Eugene Linden
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Latest Musing

Imagining a Post Pandemic World

How might a post-pandemic world look and feel? Let’s imagine a creative team at a New York City advertising agency pitching a campaign in 2050 for a new perfume (more than most products, perfumes are sold by attaching to the dreams and aspirations of their times).  The Big Apple, ...

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Latest Book

Deep Past
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Articles by Category
endangered animals
rapid climate change
global deforestation
fragging

Books

Winds of Change
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Afterword to the softbound edition.


The Octopus and the Orangutan
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The Future In Plain Sight
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The Parrot's Lament
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Silent Partners
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Affluence and Discontent
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The Alms Race
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Apes, Men, & Language
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thealmsrace

The Alms Race examines the sorry history of aid projects in Africa as a way to explore the charitable impulse. It asks the question, why do voluntary aid organizations perpetually repeat projects that fail to help the poor, and finds that the answer is that those projects are magically transformed into successes when viewed in terms of the benefits they bring to the donors. The book argues that the basic purpose of voluntary aid abroad is to extend the boundaries of the consumer society. This book set the stage for Affluence and Discontent.

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Short Take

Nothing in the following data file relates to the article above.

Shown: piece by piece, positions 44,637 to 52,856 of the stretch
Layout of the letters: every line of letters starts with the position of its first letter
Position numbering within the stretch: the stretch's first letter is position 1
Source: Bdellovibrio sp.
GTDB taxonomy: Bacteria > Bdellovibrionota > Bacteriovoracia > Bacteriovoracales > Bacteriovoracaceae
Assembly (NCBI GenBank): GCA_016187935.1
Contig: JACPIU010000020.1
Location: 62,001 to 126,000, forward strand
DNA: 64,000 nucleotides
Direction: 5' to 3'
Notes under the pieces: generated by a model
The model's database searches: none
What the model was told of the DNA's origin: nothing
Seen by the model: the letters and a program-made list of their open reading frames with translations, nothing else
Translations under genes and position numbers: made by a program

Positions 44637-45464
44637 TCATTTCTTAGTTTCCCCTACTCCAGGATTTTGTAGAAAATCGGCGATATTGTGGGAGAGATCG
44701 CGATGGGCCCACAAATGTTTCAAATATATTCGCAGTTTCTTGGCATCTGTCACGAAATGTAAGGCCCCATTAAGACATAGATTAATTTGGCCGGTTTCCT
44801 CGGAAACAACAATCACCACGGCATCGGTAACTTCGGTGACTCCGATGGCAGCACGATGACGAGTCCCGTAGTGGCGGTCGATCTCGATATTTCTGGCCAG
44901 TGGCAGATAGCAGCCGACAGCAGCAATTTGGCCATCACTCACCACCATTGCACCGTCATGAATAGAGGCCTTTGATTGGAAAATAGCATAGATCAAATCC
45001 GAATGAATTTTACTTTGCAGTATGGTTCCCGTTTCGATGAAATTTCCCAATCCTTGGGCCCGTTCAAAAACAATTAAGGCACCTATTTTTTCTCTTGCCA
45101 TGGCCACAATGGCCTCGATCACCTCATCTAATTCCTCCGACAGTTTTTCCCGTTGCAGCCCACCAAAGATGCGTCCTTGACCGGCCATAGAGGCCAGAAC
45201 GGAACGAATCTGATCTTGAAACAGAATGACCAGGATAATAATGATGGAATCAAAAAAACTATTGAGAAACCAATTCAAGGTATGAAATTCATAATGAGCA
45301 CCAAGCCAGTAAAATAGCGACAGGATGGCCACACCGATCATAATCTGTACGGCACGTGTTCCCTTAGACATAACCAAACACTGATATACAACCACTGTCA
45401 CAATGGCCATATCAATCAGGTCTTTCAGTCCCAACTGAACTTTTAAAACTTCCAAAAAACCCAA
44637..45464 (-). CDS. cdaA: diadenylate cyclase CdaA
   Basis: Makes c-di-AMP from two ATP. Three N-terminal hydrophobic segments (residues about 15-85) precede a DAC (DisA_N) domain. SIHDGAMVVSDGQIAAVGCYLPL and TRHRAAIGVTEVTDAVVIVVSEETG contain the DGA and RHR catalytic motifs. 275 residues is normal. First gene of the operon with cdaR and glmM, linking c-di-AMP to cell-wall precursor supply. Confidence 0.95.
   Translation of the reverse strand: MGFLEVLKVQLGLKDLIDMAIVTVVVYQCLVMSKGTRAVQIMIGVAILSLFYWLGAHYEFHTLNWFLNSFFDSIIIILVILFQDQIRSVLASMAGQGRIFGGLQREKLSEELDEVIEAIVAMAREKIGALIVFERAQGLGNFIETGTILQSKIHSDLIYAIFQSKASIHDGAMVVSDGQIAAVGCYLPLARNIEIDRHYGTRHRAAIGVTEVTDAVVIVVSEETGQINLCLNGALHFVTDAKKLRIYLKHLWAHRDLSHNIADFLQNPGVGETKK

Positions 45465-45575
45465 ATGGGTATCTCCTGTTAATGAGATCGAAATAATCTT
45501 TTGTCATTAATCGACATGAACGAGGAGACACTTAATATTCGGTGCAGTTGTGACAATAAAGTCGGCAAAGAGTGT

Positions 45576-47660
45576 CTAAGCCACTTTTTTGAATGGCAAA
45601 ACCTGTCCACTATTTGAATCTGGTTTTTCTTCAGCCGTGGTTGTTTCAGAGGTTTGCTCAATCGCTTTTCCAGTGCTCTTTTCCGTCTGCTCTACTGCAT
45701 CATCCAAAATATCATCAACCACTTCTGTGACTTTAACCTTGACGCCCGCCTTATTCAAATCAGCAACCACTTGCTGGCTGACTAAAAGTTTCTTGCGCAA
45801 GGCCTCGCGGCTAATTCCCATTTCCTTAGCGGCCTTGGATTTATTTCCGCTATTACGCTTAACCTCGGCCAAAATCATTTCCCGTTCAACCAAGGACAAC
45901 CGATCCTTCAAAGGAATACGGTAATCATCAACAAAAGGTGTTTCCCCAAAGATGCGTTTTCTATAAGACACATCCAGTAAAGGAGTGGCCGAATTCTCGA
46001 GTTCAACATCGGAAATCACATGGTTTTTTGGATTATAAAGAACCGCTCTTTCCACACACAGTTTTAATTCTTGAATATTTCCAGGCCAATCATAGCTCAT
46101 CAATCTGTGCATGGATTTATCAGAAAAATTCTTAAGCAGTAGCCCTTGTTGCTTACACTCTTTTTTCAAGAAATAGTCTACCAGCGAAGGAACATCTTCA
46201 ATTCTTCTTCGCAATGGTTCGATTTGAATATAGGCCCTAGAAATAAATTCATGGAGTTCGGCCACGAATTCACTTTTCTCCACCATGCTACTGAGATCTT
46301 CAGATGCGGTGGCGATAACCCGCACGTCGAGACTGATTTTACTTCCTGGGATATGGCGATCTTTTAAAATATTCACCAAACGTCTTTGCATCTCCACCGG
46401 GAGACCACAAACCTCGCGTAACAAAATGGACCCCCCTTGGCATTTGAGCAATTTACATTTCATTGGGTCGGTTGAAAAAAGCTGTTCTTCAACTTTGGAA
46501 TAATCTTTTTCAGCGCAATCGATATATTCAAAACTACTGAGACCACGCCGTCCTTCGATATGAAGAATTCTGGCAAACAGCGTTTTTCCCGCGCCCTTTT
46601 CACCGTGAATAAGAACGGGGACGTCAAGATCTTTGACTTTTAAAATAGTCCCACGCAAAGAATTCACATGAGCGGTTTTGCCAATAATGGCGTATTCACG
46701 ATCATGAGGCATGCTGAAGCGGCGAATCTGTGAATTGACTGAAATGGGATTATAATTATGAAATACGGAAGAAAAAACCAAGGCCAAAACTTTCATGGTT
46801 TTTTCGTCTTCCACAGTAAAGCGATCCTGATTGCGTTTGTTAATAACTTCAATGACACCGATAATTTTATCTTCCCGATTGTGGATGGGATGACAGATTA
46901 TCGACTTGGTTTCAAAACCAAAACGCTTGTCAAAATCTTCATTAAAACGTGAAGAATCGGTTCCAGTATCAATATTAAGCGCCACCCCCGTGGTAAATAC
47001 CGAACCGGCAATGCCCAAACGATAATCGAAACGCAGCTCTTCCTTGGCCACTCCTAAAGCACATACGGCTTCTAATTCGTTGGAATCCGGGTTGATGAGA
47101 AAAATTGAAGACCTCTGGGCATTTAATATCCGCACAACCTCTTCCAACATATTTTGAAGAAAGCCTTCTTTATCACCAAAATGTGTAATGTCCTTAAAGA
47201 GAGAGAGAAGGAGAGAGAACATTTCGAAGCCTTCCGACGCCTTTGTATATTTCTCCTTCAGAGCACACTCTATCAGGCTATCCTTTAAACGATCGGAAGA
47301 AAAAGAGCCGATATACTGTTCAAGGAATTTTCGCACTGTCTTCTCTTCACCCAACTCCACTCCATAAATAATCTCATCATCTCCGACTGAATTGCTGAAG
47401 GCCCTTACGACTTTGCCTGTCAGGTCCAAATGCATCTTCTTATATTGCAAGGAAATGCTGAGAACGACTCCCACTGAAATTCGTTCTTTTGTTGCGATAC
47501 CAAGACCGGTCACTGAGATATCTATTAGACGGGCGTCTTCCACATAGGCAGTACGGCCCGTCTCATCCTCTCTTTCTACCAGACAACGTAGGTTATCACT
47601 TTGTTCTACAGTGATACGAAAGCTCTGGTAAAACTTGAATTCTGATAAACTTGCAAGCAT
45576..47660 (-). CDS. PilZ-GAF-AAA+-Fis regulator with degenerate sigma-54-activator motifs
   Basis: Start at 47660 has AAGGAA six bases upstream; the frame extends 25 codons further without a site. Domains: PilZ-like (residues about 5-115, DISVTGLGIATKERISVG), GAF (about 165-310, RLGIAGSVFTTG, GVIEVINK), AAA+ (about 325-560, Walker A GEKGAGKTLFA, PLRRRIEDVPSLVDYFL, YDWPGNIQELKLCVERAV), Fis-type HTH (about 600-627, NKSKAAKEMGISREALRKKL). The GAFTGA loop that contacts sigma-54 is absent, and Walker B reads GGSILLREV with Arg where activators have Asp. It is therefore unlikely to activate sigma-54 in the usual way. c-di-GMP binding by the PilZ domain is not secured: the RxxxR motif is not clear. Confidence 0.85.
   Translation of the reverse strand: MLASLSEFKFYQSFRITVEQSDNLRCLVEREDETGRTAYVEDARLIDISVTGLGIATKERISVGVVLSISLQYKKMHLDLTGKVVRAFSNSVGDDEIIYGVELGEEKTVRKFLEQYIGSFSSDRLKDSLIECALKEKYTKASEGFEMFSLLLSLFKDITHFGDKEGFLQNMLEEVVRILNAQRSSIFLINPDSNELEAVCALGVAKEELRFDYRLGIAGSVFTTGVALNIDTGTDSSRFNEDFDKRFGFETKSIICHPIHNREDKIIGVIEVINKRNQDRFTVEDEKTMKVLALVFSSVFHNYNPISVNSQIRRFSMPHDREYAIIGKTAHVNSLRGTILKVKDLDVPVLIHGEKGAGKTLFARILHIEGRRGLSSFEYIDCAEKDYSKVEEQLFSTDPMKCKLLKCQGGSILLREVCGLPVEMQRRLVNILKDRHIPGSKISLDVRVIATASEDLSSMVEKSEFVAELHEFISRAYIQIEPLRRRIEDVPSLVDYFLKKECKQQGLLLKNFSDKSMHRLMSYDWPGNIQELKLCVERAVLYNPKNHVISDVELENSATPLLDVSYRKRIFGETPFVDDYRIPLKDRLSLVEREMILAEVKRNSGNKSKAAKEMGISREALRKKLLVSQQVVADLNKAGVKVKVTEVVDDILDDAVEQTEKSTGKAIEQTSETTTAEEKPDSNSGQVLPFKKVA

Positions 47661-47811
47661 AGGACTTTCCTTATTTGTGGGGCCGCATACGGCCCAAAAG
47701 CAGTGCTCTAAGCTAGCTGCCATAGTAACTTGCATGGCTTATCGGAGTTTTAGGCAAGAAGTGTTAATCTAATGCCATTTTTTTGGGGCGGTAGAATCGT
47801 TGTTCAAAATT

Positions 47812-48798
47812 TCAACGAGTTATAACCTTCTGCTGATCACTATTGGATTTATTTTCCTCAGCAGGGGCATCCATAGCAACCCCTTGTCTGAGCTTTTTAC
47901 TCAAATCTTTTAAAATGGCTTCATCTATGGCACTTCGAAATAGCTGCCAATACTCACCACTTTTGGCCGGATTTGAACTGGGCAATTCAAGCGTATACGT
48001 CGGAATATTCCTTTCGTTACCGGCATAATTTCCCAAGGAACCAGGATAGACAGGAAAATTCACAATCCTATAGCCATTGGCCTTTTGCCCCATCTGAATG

In an Interconnected World, Niches Get Big

There’s an excellent article by David Gardner in the online sports magazine The Ringer about niche sports and how social media allows the best players in tiny niche sports -- disc golf, trick archery, e.g. -- to make a living where these players couldn't possibly make much money through exposure in the mainstream media. This is the benign side of a fundamental feature of the internet: it allows tiny constituencies at the far ends of the normal curve to find each other. 

Because the internet connects billions of people, those tiny niches (in percentage terms) can turn out to be very large numbers of people in the aggregate. Large enough to allow players in obscure sports to get multi-million dollar endorsement contracts; large enough to assemble a gigantic mob to invade the U.S. Capitol on Jan. 6, 2021. 

There’s the rub. This feature of the internet and social media not only allows niche athletes to make a living, but also enables paranoids and psychopaths to hatch plots and recruit. Where in the old days the dangerously deranged might have a hard time connecting with like-minded sociopaths, now an army of such is just a few clicks away.

Which of these two sides of the coin will have the biggest impact on the future?

 



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